Harry Kalas’ voice came through the car stereo in crackling, smothered tones. My granddad would fiddle with the dial and as he leaned forward, the smell of his cigarettes would brush off his clothes and mingle with the stale, oil-stained air. The pickup truck was a faded red and smelled of one leaking fluid or another, but there, on the duct-taped seat, I felt loved.
My memory is as foggy as Harry Kalas’ voice through the hundred miles of Appalachian static, so I can’t quite recall if the hole in the truck was in the passenger side door or somewhere along the floor, but the smells of cigarette and oil and the vibrations of the rattling vehicle are as clear as my grandfather’s photograph before me. As easily recalled as Harry’s, “swing and a miss.”
These are the types of stories that will never make it into the history books. Even if our lives took us somewhere grander and much more in the public eye than the one way streets, the small companionships that littered our days would not be included in our biographies. The shards of minute intimacies and loves are not important enough for the public stage, but they make us who we are, just the same.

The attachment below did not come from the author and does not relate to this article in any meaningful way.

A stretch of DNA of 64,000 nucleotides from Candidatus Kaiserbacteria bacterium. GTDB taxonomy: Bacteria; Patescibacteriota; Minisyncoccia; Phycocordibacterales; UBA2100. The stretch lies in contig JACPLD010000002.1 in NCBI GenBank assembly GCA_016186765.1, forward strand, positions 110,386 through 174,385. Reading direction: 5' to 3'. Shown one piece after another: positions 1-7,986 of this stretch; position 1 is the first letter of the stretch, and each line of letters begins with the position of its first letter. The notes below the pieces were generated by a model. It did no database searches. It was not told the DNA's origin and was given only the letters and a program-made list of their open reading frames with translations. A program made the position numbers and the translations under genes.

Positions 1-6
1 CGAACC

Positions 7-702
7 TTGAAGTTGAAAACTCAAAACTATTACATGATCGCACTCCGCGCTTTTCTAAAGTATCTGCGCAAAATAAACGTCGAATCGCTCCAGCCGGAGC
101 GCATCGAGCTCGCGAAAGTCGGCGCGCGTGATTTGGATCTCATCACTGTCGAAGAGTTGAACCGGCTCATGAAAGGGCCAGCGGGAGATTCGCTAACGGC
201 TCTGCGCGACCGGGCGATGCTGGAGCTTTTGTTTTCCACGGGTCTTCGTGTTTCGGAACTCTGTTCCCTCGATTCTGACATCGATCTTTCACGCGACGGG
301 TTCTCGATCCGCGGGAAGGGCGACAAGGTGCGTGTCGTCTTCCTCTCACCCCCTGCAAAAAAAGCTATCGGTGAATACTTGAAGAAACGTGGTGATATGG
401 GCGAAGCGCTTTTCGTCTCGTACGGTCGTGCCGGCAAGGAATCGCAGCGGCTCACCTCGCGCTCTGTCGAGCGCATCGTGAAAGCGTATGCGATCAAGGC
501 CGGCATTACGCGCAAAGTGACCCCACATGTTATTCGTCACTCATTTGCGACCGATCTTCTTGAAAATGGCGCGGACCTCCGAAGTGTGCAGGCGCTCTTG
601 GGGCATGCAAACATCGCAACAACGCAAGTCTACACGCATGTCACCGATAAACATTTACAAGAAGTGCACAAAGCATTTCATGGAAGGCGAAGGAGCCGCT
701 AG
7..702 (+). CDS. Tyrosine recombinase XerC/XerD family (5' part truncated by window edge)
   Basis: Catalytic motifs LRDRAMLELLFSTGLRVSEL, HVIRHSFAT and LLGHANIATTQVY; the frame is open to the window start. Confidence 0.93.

My grandfather was not the type of man to hug and kiss those he loved. In fact, as strongly as his presence is in my memory, I cannot recall him ever telling me that he did. But, if you asked me, if you ever doubted, I would tell you about the red truck with duct tape, the Phillies game on the radio, and the adventures we would go on in the town that he helped make. I would say that, without a doubt, I was loved.
This post is the first installment in the new, I Am Loved Project. For more information, please visit: I Am Loved Project.
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